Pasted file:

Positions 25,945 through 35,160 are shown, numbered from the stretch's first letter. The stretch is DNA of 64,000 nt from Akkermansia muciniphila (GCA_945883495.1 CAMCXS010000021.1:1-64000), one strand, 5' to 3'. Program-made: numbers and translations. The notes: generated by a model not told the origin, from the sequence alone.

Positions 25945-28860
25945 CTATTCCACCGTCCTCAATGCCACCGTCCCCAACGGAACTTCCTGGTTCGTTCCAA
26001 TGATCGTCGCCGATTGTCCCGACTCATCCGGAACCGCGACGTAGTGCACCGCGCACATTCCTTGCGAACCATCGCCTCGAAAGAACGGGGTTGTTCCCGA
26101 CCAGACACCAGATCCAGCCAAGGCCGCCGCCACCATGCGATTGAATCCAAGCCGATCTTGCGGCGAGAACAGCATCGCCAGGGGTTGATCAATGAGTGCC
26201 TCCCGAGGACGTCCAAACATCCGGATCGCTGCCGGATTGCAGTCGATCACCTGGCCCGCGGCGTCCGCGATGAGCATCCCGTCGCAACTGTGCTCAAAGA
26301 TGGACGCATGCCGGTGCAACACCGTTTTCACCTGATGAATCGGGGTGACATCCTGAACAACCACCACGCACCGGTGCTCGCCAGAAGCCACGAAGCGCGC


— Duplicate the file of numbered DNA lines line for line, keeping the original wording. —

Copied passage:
Positions 25,945 through 35,160 are shown, numbered from the stretch's first letter. The stretch is DNA of 64,000 nt from Akkermansia muciniphila (GCA_945883495.1 CAMCXS010000021.1:1-64000), one strand, 5' to 3'. Program-made: numbers and translations. The notes: generated by a model not told the origin, from the sequence alone.

Positions 25945-28860
25945 CTATTCCACCGTCCTCAATGCCACCGTCCCCAACGGAACTTCCTGGTTCGTTCCAA
26001 TGATCGTCGCCGATTGTCCCGACTCATCCGGAACCGCGACGTAGTGCACCGCGCACATTCCTTGCGAACCATCGCCTCGAAAGAACGGGGTTGTTCCCGA
26101 CCAGACACCAGATCCAGCCAAGGCCGCCGCCACCATGCGATTGAATCCAAGCCGATCTTGCGGCGAGAACAGCATCGCCAGGGGTTGATCAATGAGTGCC
26201 TCCCGAGGACGTCCAAACATCCGGATCGCTGCCGGATTGCAGTCGATCACCTGGCCCGCGGCGTCCGCGATGAGCATCCCGTCGCAACTGTGCTCAAAGA
26301 TGGACGCATGCCGGTGCAACACCGTTTTCACCTGATGAATCGGGGTGACATCCTGAACAACCACCACGCACCGGTGCTCGCCAGAAGCCACGAAGCGCGC